Potential new drug for tuberculosis

Some strains of Mycobacterium tuberculosis, the bacterium that causes TB, have become resistant to most antibiotics — but researchers hope that a new synthetic molecule will be a more formidable weapon to fight them. Credit: CDC/ Dr. Ray Butler

A new drug capable of inhibiting growth of Mycobacterium tuberculosis is reported this week in Nature Medicine. The findings may improve therapeutic options for the treatment of drug resistant tuberculosis (TB).

One-third of the world's population is latently infected with M. tuberculosis and more than a million people die of TB each year. Multidrug- of M. tuberculosis are spreading, and therefore the need to develop new and improved drugs is urgent.

Kevin Pethe and colleagues screened a chemical library for inhibitors of M. tuberculosis growth in and identified imidazopyrimidine amides as potential candidates. The team then optimized these chemicals in order to generate the compound Q203. This compound, which showed efficacy in vitro and in a mouse model of established TB, targets part of the M. tuberculosis electron chain and therefore inhibits ATP synthesis—which is needed for cellular energy production.

The findings support the concept of targeting ATP synthesis to potentially eradicate both active and latent M. tuberculosis and provide a new candidate for clinical validation.

More information: Nature Medicine (2013) doi:10.1038/nm.3262

Related Stories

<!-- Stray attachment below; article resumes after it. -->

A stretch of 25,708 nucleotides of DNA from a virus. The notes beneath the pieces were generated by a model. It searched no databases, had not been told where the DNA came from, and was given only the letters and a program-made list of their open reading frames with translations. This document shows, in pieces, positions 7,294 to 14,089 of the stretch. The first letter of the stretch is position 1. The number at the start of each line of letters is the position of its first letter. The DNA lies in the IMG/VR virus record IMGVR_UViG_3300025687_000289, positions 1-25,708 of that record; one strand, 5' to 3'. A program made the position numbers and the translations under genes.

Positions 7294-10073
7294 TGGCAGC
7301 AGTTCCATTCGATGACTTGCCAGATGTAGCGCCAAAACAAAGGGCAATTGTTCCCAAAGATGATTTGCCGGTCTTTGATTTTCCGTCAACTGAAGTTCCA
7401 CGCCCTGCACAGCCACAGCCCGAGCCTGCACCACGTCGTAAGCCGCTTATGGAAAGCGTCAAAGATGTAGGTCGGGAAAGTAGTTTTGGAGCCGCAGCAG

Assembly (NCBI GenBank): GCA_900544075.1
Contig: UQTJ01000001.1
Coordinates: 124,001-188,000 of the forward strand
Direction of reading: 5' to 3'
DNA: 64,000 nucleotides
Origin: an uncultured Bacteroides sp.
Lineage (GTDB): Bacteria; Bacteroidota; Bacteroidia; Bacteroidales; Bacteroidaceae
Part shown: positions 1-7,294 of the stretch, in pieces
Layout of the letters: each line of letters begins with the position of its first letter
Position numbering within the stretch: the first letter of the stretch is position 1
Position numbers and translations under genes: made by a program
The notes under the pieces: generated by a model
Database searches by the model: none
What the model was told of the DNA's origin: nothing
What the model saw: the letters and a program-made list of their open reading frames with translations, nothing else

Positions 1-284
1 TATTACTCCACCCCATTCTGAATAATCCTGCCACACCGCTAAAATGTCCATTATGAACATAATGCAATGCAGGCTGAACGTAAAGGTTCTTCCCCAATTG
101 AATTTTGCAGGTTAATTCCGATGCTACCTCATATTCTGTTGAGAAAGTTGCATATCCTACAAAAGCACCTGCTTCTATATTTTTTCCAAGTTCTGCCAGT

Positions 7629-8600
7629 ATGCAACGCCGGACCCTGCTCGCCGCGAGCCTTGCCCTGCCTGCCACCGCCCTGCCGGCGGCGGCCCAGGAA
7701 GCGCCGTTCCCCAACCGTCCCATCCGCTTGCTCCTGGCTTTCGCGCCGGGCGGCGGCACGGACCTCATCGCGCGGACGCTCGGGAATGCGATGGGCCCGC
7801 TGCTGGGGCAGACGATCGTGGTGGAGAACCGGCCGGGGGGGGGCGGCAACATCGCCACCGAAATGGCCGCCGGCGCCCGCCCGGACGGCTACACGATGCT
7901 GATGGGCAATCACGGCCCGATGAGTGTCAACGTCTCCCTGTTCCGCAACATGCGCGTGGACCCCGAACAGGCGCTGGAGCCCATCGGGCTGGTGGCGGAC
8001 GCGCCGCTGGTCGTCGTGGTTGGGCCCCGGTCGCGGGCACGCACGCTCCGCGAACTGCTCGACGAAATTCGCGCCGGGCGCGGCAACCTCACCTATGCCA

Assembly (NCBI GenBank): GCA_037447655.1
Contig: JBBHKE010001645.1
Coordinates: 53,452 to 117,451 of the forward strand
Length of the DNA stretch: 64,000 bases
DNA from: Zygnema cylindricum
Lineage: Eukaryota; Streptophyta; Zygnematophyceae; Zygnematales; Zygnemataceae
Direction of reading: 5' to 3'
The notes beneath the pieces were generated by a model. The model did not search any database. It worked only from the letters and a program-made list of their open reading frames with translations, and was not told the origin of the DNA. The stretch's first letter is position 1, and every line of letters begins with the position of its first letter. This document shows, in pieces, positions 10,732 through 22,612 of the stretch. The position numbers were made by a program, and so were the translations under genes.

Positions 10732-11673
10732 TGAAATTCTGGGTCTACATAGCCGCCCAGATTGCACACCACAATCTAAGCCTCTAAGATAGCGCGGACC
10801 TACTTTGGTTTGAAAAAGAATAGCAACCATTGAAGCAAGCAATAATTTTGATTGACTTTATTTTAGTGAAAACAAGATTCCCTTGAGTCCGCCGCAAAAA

FDA approves first new tuberculosis in 40 years

Dec 31, 2012

The Food and Drug Administration says it has approved a Johnson & Johnson tuberculosis drug that is the first new medicine to fight the deadly infection in more than four decades.

Recommended for you

Senegal closes border as UN warns on Ebola flare-up

4 hours ago

Senegal has become the latest country to seal its border with a west African neighbour to ward off the deadly Ebola virus, as the new UN pointman on the epidemic said preparations must be made for a possible flare-up of the ...

Climate change could see dengue fever come to Europe

4 hours ago

Dengue fever could make headway in popular European holiday destinations if climate change continues on its predicted trajectory, according to research published in open access journal BMC Public Health.

American Ebola doc: 'I am thrilled to be alive'

12 hours ago

Calling it a "miraculous day," an American doctor infected with Ebola left his isolation unit and warmly hugged his doctors and nurses on Thursday, showing the world that he poses no public health threat ...

User comments